As shown by the infographic and the maps below, San Francisco’s Waterfront area is actually built on the discarded hulks of mid-19th-century ships once used as storage units, houses and hostels.
The Gold Rush utterly transformed California’s demographics. In April 1850 a San Francisco harbourmaster estimated that no less than 62,000 people from across the globe had arrived in the city by the Bay in the preceding 12 months. About 500 ships clogged up Yerba Buena Cove and vicinity.
According to Big Think, many of these ships passed through ‘Rotten Row’, Charles Hare’s ship-breaking yard, which was operated by Chinese crews. About 200 of the more valuable ships were repurposed as storage for coal, flour, water and other goods in high demand; as boarding houses and hotels; and in one case (though not the same case) even as a jail and a church.
Eventually, many of the remaining boats were sunk to give way to water lots, which were dispensed on condition that buyers fill them with land (to bring the shoreline closer to the deeper part of the Bay). Around 45 of them are known to lie beneath downtown San Francisco. Some are marked with plaques or an outline on the street, but most ships in this ghost fleet remain forgotten. Marine historian James Delgado suspects some 30 more are still undiscovered, resting beneath a few dozen feet of silt.
The maps below list the ones we know of that are still ‘anchored’ in Yerba Buena Cove, roughly a century and a half after it was filled in. Many more can be found in a list of over 300 ships, which among the ‘sepulchred vessels’ also mentions the Cadmus, which brought Lafayette to America in 1824, and the Plover, which sailed the Arctic in search of the doomed Franklin expedition. Here’s in another go at the same thing, with more ships and their graves indicated (and their fates detailed below).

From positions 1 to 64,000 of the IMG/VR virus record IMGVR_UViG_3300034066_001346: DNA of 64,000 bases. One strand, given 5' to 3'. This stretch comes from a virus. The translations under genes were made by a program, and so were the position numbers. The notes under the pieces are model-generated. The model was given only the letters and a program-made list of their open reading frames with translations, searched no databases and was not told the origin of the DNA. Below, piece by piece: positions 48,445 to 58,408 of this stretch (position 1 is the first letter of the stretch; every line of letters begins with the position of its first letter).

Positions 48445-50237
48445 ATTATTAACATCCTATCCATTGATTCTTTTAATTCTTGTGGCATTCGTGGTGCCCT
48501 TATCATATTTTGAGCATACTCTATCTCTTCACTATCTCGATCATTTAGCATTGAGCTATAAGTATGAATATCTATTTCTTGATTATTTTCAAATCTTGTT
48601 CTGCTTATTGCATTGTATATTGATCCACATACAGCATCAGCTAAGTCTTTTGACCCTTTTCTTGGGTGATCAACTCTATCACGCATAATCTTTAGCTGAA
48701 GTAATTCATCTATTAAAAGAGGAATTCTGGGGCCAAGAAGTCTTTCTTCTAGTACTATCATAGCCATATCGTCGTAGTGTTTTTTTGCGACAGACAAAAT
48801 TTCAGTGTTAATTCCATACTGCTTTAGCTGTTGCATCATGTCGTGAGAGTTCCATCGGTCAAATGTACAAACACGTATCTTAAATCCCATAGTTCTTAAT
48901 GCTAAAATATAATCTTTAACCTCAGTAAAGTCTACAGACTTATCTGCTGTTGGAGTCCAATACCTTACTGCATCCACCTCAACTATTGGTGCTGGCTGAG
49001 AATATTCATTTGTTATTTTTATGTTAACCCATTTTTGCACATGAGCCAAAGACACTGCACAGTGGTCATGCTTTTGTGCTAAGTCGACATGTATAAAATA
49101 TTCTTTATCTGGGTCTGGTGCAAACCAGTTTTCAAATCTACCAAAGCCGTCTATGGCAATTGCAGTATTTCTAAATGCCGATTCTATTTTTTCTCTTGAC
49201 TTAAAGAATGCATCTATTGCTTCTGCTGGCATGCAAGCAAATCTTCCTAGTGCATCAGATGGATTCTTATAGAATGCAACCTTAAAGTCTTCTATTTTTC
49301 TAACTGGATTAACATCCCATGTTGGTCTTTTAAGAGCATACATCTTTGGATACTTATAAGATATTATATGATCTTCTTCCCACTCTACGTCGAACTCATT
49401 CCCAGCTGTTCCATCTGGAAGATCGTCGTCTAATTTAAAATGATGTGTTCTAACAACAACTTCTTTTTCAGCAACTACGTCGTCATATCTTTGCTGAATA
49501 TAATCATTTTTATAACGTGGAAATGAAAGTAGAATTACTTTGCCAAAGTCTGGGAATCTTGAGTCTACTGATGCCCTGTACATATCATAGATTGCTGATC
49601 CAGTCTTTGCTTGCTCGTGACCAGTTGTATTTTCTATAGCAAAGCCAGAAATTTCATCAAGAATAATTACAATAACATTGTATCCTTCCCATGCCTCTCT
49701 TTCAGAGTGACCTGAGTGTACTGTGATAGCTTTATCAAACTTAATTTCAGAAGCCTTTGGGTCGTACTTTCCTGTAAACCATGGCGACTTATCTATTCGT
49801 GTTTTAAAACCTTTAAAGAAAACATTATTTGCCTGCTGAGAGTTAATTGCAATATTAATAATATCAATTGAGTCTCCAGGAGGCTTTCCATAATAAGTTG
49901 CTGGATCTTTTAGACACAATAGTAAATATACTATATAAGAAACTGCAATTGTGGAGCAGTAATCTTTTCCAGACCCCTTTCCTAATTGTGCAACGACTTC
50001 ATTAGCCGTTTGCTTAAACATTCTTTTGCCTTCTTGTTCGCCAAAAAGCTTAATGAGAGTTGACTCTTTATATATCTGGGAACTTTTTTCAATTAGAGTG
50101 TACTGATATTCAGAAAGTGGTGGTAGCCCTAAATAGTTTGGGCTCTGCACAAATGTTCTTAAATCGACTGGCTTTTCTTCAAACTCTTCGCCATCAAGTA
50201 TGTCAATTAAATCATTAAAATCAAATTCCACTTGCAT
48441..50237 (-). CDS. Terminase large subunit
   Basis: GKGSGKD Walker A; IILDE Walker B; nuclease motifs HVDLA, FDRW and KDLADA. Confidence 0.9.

Le Baron – Owned by Fairpool & Jonse, lay for a long time near Long Wharf, and finally sunk near North Point dock.
Palmyra – Inside of India Dock, or what is now Battery, between Greenwich and Filbert, was a small brig. Her position was about what is now the corner of Battery and Greenwich streets.
Japan – Captain Hoyt had the bark Japan. She was finally broken up by Batchelder at Cowell’s wharf.
Envoy – The vessel went down north of Union street between Front & Battery streets and when the mud was squeezed up by filling Front street the old hulk reappeared and Burns stripped copper from the Hull selling the metal for 10 a pound.
Philip Hone – A store-ship, named after the Mayor of New York, gradually covered up by the filling in. The houses on Union street, opposite the Union street school, came out in this vessel.
Fortuna – aka Fortune. Used for a period as a hotel on the block now bounded by Battery and Front, Vallejo and Green streets. She was finally broken up by Hare.
Arkansas – aka the Old Ship. The ship was hauled up Pacific street, to near the northeast corner of Battery, and was used for many years as a store ship, and finally her forecastle was used as a tavern. A hotel was finally built over her. These days, you can still get a drink at The Old Ship Saloon, at 298 Pacific Avenue.
Garnet – An American brig.
Cordova – Used as a storeship for some time and finally as a water ship. Water sold for $1 and $2 a bucket in those days.
Elmira – Sunk by Captain Crowell at the corner of Pacific and Davis streets.
Inez – An old New Bedford whaler, sunk at the northwest corner of Pacific and Drumm streets on the line of Drumm, with her bow toward Pacific.
Edwin – Lay near Pacific Wharf, was made a bonded warehousing ship, built over.
Almandrilina – Owned by captain M.R. Roberts, brought round the Horn in ’49. When his wife followed him by way of the Isthmus, Roberts fitted the Almandrilina for her until he completed his residence, on the corner of Washington and Stockton Streets.
Ricardo – Lying next to the remains of the Almandrilina, it was also owned by capt. Roberts and brought round the Horn by him, with full cargoes for the gold fields, afterwards converted into warehouses, and finally into boarding and lodging houses until they were covered over.
Magnolia, Brilliant – Brigs used for storage ships and boarding houses.
Balance – Built in Calcutta of teak wood, 92 years old when she arrived in San Francisco. She was captured from the British in the War of 1812 by James DeWolf’s Yankee privateer True Blooded Yankee, who re-christened her the Balance to balance a ship lost by him a short time before captured by a British cruiser. Went into the mud to remain at the corner of Front and Jackson streets.
Globe – Used as a cistern for the storage of water to be used in case of fire.
Alida – A white-painted ship, brought into port by two Norwegians.